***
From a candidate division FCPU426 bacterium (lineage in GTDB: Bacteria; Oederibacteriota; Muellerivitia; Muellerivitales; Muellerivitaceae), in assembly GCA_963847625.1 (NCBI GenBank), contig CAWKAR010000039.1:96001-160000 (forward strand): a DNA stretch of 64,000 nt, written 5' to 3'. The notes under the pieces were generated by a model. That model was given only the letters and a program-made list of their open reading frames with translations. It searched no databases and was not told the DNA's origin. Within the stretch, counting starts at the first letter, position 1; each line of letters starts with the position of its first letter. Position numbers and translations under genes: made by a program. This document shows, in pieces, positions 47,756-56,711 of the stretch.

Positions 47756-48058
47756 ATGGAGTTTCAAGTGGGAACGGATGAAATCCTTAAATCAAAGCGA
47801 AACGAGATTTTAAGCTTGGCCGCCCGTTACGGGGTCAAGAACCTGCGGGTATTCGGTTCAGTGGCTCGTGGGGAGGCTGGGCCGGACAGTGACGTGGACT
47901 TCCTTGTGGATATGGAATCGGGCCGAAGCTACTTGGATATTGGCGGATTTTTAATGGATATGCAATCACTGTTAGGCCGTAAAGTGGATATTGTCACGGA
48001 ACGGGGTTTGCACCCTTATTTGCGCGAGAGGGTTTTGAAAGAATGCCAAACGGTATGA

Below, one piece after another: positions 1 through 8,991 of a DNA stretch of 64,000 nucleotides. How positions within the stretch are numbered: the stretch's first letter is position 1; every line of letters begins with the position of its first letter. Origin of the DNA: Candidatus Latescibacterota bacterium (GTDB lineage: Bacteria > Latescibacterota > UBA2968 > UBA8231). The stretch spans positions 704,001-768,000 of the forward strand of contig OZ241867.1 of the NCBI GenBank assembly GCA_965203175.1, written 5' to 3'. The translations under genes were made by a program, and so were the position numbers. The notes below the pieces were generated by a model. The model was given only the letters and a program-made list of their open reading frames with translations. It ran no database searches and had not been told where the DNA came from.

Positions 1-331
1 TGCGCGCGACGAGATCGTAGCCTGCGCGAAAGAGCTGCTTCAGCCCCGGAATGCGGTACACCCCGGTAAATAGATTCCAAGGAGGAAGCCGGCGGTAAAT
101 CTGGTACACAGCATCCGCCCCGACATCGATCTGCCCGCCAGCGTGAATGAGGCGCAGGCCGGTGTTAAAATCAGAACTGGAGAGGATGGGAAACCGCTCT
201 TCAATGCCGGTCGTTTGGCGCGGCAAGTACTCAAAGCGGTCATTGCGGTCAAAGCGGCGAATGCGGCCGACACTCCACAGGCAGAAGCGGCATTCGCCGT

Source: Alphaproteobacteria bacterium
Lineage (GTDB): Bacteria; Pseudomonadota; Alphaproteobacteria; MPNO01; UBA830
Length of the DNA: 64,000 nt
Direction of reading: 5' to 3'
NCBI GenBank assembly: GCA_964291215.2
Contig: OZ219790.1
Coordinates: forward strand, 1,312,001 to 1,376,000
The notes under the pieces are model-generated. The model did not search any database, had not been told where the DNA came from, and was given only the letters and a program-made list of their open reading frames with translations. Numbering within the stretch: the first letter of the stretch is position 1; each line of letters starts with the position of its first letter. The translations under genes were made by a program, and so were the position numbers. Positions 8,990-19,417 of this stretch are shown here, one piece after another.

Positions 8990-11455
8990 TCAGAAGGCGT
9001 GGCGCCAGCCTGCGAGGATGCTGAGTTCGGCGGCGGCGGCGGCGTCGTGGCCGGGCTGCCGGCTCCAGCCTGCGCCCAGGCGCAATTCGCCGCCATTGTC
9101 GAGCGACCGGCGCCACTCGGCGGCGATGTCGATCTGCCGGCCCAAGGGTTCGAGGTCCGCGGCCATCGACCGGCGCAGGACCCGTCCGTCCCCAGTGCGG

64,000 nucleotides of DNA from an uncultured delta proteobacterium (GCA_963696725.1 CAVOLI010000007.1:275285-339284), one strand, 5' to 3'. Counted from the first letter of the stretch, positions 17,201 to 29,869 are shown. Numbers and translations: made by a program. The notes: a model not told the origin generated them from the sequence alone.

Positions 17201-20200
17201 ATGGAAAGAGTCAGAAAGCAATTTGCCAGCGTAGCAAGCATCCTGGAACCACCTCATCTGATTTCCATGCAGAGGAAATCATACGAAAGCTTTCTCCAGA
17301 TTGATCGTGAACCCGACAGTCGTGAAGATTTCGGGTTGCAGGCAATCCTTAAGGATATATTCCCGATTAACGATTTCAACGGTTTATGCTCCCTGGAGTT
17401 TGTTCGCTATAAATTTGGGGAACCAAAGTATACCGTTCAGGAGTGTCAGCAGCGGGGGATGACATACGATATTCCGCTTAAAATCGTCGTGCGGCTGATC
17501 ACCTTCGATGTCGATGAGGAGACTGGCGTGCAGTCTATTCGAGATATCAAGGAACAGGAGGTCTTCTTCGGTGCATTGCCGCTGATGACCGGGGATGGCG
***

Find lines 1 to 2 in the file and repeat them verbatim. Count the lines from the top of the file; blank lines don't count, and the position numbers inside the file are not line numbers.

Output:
From a candidate division FCPU426 bacterium (lineage in GTDB: Bacteria; Oederibacteriota; Muellerivitia; Muellerivitales; Muellerivitaceae), in assembly GCA_963847625.1 (NCBI GenBank), contig CAWKAR010000039.1:96001-160000 (forward strand): a DNA stretch of 64,000 nt, written 5' to 3'. The notes under the pieces were generated by a model. That model was given only the letters and a program-made list of their open reading frames with translations. It searched no databases and was not told the DNA's origin. Within the stretch, counting starts at the first letter, position 1; each line of letters starts with the position of its first letter. Position numbers and translations under genes: made by a program. This document shows, in pieces, positions 47,756-56,711 of the stretch.

Positions 47756-48058